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We read with interest the article by Dr Burmester on the digital technologies which have the potential to deeply impact healthcare delivery in rheumatology too.1 Technology has always been integral to modern medicine and without doubt it has played a big role in advanced diagnostics, drug development, treatment and rehabilitation. However, the personalised data-led approach is a recent phenomenon which is poised to change the way medicine has been practised traditionally since its evolution, as highlighted by Dr Burmester. In this context, some other aspects and concerns as we have outlined below may also be considered.
A burst of big data and the artificial neural network-powered artificial intelligence is already empowering the clinicians, patients and the care providers. We reckon chronic diseases especially rheumatology are ripe for disruption when it comes to patient care.2 We also envisage that by the time actual Rheumatology 4.0 fructifies in reality there may be few approved digital therapeutic options approved by the Food and Drug Administration in Rheumatology.2
A combination of data from multiple resources could also unearth various digital biomarkers, which are patient-generated physiological and behavioural measures used to explain, influence and/or predict the clinical outcomes.2 Also, the predictive analytics are expected to predict the individual outcome by pooling information from connected devices, genomic data, clinical course and various other sources.2
Personal data, particularly patient data, are extremely valuable and this fact is realised by all the stakeholders in current times. Data are an important economic resource which has multiple usage as well as applications in myriad forms. As more and more electronic medical records are deployed and data stored on cloud it is becoming critical to secure the data and safeguard the patient privacy from any form of breach and potential misuse by data hackers.
We would also like to add that genome-wide association studies (GWAS) in rheumatology would throw up interesting patterns now that the data are plentiful and genomic testing is more accessible. For example, in a recent paper, The Brainstorm Consortium examined multiple GWAS drawn from more than 200 000 patients for 25 brain-associated disorders and 17 phenotypes.3 Similar replication in rheumatology has tremendous potential and we believe that we are at the threshold of obtaining more in-depth and meaningful insights with ongoing and more studies in the future which will potentially help in better patient outcomes.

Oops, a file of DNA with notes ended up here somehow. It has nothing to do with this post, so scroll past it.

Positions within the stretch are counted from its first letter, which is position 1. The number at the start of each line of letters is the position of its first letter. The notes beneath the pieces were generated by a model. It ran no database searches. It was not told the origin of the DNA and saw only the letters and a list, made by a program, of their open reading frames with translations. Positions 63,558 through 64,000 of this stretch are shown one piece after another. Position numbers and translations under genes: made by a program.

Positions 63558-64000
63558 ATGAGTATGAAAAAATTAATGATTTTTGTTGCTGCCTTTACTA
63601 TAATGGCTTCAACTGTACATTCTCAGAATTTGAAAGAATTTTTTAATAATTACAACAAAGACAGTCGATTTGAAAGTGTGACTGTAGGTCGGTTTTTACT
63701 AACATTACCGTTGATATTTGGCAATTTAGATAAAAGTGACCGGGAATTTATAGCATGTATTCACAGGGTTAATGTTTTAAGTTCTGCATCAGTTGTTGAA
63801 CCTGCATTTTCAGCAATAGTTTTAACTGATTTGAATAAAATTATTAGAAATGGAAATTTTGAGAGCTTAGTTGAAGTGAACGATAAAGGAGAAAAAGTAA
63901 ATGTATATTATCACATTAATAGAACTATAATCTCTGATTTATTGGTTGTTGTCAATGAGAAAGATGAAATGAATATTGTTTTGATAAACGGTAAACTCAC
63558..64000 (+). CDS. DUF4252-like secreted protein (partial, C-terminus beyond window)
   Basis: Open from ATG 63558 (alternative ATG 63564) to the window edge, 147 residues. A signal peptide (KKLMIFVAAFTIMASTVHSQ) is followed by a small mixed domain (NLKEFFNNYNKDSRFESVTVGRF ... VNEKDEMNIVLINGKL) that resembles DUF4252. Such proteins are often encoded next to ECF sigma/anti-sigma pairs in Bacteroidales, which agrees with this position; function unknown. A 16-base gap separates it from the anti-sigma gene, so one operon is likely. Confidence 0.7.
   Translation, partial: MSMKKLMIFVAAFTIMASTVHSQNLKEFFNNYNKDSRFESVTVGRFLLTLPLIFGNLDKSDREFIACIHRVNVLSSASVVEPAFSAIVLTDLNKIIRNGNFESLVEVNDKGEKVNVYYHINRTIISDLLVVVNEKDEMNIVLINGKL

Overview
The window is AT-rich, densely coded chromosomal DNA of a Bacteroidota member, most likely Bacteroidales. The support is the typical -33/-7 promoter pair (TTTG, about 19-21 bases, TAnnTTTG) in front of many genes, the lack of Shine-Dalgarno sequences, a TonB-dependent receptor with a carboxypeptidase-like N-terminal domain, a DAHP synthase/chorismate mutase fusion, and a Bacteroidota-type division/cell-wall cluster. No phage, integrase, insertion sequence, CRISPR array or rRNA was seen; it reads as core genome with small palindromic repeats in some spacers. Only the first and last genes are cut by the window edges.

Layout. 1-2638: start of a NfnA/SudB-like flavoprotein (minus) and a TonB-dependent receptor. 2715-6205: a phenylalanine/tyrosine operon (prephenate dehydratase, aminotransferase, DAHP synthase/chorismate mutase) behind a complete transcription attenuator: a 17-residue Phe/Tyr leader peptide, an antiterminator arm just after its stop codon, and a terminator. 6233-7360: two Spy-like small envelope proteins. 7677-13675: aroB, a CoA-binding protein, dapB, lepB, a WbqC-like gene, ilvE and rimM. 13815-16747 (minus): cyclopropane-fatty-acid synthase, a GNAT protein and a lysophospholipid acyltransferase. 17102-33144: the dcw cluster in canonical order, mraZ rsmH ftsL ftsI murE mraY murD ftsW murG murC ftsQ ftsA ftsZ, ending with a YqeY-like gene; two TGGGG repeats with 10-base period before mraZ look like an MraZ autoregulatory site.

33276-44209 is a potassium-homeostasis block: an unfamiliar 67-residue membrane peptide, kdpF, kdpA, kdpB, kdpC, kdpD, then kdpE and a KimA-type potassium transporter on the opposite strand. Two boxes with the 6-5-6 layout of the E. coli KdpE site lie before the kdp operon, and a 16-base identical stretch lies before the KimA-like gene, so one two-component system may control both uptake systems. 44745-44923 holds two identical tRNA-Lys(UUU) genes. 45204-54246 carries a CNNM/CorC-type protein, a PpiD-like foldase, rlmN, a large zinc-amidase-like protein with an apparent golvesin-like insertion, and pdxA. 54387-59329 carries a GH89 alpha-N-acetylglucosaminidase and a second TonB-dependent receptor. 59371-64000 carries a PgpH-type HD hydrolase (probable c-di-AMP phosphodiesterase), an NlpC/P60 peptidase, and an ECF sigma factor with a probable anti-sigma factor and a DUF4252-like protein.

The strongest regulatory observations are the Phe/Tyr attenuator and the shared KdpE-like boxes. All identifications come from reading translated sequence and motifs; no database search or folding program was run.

Machine learning, computational prowess and the artificial intelligence advances have enabled some industry leaders from the technology sector to predict that doctors would be becoming redundant very soon. In reality, the technology will always aid the clinicians with plethora of options but a machine can never replace the doctor in flesh and blood. Artificial intelligence algorithms require training from the human-generated models or examples as a mechanism of machine learning. Unless the correct answers are provided by the human beings the algorithms have various limitations. For instance, inability to understand speech or recognise objects in an image, and so on, without human guidance and training. We therefore completely agree with Dr Burmester’s conclusion that one may require new approaches to education and professional competence of clinicians. To paraphrase Dr Eric Topol (American cardiologist and digital medicine researcher)—The digital world has been in a separate orbit from our medical cocoon, and it’s time the boundaries be taken down.4
Handling editor Josef Smolen
Competing interests None declared.
Patient consent Not required.
Provenance and peer review Not commissioned; internally peer reviewed.
Correction notice This article has been corrected since it published Online First. Reference 2 and the title have been updated.
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